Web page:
Exclusive Interview with
Andrew W Baldwin
When did you start writing?
It took me several years to finish my first novel, Desert Guardian, because of all the obligations most of us share - work and raising a family - but I was able to focus a bit more in 2015-2016 and finished it in 2017.
What makes writing your passion?
The ability to put imagination into action, the process of creating something another person can experience.
How long have you been writing?
In some form or another, I suppose since I was sixteen years old, but most of my writing between then and adulthood was focused on college and then work product in my career.
What was the feeling when you published your first book?
Nervous relief. Then, rudderless panic. Then, once I'd begun my next novel, a sense of active peace, knowing I was finally seizing the opportunity to write creatively.
What’s the story behind your choice of characters?
A featured character in my first five novels is "Relic," a moonshining hermit of Canyonlands National Park. I've spent a lot of time on the Colorado and Green Rivers (and others in Utah, Colorado, and Wyoming) and I've often imagined meeting someone like that in those remote canyons.
What annoys you the most in pursuing a writing career?
How do you get over the “writer’s block”?
I spend a lot of time "in my head," thinking of characters and story lines and when I'm done just dreaming about it, I'm ready to sketch it out on the page.
We all know the writer’s path is never easy, what makes you keep going? What advice would you give to new authors?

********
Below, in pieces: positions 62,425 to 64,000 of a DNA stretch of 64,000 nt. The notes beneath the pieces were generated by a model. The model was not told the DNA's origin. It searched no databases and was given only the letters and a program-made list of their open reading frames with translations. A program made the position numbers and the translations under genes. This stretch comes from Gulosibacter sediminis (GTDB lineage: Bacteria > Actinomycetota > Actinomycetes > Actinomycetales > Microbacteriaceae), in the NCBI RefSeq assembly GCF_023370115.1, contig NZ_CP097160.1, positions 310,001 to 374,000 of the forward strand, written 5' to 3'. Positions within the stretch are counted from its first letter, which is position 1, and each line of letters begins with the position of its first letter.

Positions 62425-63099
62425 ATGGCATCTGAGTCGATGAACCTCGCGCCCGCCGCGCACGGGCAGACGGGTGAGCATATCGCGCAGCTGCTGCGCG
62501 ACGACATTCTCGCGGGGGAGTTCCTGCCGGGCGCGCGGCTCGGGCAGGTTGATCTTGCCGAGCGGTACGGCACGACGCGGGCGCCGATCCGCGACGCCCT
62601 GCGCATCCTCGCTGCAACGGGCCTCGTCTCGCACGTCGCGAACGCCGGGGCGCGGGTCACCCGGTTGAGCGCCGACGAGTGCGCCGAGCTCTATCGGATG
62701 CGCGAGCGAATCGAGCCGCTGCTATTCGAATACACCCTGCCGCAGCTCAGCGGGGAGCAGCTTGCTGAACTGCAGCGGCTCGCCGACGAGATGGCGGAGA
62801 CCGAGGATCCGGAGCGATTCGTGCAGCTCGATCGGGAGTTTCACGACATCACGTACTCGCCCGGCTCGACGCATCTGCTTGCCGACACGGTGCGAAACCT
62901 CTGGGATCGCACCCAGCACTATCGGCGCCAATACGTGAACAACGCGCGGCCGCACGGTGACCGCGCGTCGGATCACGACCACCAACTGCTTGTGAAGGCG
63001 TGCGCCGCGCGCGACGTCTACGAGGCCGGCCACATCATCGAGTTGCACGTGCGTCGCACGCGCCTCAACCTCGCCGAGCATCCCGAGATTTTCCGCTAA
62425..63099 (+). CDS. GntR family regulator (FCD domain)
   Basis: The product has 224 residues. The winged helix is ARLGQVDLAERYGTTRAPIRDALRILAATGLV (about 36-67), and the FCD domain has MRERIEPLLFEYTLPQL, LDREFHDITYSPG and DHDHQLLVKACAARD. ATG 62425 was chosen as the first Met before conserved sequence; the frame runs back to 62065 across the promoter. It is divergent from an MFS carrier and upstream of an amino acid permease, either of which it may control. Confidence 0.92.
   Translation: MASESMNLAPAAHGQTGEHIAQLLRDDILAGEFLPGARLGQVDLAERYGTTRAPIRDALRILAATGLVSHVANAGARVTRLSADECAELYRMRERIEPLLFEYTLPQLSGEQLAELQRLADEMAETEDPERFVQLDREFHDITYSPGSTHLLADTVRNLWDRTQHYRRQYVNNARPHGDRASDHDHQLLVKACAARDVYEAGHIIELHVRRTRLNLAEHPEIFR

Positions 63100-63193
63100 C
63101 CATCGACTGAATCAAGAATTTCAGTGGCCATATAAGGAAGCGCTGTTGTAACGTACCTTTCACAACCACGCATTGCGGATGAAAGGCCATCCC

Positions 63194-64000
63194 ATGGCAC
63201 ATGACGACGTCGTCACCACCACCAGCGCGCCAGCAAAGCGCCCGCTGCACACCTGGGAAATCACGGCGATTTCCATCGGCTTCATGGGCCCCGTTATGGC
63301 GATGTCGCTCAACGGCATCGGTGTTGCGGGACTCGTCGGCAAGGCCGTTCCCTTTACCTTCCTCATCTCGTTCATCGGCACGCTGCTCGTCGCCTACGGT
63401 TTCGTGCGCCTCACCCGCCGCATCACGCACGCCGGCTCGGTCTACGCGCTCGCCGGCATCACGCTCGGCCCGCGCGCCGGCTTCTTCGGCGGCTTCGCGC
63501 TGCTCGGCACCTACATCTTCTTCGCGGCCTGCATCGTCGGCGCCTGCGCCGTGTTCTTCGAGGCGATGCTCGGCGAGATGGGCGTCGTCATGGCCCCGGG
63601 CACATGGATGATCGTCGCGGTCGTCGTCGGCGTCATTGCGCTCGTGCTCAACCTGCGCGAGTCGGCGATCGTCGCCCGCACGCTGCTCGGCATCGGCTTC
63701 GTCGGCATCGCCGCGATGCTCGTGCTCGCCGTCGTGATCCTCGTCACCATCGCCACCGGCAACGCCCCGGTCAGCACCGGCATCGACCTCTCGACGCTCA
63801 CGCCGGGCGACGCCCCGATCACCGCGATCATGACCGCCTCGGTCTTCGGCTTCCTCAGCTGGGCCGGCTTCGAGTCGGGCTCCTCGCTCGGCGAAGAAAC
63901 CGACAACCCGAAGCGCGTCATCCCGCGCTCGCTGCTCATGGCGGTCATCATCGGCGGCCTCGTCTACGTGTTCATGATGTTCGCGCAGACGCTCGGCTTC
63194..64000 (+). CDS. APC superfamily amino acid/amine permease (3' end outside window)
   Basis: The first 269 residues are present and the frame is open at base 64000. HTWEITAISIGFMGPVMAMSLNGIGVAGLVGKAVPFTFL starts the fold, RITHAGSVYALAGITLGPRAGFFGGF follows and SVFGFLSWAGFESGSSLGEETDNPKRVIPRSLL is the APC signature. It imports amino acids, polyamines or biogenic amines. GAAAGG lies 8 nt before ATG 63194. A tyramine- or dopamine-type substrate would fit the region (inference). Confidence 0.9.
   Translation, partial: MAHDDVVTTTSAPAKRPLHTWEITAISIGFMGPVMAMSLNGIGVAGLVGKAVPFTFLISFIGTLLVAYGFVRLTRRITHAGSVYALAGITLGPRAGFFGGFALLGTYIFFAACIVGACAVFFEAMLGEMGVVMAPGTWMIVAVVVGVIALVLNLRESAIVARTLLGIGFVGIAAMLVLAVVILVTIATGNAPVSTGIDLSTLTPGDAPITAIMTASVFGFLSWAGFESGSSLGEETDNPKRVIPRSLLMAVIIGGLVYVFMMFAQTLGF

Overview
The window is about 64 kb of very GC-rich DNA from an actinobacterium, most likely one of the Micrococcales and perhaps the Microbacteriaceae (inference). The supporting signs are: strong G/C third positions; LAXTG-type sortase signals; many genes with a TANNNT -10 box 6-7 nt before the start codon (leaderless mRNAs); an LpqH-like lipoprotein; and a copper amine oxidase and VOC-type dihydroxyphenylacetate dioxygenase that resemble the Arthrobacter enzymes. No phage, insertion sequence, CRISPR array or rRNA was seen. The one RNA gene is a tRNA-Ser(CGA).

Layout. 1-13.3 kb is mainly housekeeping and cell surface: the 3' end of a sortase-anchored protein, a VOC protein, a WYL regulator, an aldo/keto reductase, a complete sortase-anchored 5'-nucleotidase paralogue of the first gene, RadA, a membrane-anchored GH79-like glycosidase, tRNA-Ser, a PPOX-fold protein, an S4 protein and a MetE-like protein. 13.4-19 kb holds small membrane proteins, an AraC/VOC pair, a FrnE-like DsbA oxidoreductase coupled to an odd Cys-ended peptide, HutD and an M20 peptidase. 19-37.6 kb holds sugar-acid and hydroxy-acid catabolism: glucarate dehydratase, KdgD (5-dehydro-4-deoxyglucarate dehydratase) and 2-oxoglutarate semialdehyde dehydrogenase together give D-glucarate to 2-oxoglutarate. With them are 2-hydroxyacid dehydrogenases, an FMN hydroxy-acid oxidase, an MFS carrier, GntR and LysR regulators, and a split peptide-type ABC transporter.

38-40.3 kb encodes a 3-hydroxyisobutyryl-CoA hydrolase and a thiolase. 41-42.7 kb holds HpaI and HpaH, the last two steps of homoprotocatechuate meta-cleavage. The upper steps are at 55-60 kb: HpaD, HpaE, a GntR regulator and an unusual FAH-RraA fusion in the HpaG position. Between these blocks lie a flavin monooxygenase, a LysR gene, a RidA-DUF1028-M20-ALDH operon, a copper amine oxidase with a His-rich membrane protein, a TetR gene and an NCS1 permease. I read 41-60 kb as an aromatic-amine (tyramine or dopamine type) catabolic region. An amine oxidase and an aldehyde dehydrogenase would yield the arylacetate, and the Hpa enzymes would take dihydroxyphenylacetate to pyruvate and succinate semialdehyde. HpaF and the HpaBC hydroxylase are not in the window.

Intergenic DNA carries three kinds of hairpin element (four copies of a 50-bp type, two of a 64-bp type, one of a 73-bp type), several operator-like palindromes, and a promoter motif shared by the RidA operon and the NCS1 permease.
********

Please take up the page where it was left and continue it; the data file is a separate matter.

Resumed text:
Practice, practice, practice. Then read all the tales you can by writers whose craft you admire.
If you could go back in time and talk to your younger self, what would you say?
Keep going. Even if you're on the right track, if you just sit there, you'll get run over (Will Rogers). Your journey is your destination.
Do you read your book reviews? How do you deal with the bad ones?
Yes. Writing is a form of art, so I think of it like a painting. Even a painting with great colors and style won't ensure that I like it, and that's fine. Art is highly subjective and you're going to find some who won't like what you've done. But if the review is a worthwhile critique, keep it in mind for your next project, and improve.
What is the feeling when you get a good review?
Have you ever incorporated something that happened to you in real life into your novels?
Sure. Except for the murder or mayhem, my "Relic" novels are often based on real locations, experiences, and challenges.
Which of your characters you can compare yourself with? Did you base that character on you?
I'm not sure how to answer this one. I think my characters all have traits that are shared either with me or with people I've known.
What do you think, the book cover is as important as the story?
For marketing purposes, the cover is the first thing the reader sees and it's the first opportunity for them to say "I'll pass." So, make the cover a good one.
Do you connect with your readers? Do you mind having a chat with them or you prefer to express yourself through your writing?
I enjoy feedback but can't say I've had many chats with readers who I don't already know.
How do you feel when people appreciate your work or recognize you in public?
Energized for my next project!
Who is your favorite author? Why?
This is a tough one. Cussler and Smith for their grand adventures. Edward Abbey for his prose and passion for the outdoors. Nevada Barr. Christopher Reich. I could go on...
What’s the dream? Whom would you like to be as big as?
Fame is not always a blessing. I'd prefer to have readers really like what I do, work to experiment and improve my writing, and earn a living doing it.
Would you rewrite any of your books? Why?
I've had the temptation but decided a while ago that it would be a waste of my time. If I'm getting better with each book (which I really hope is the case) then the path is forward, not backward.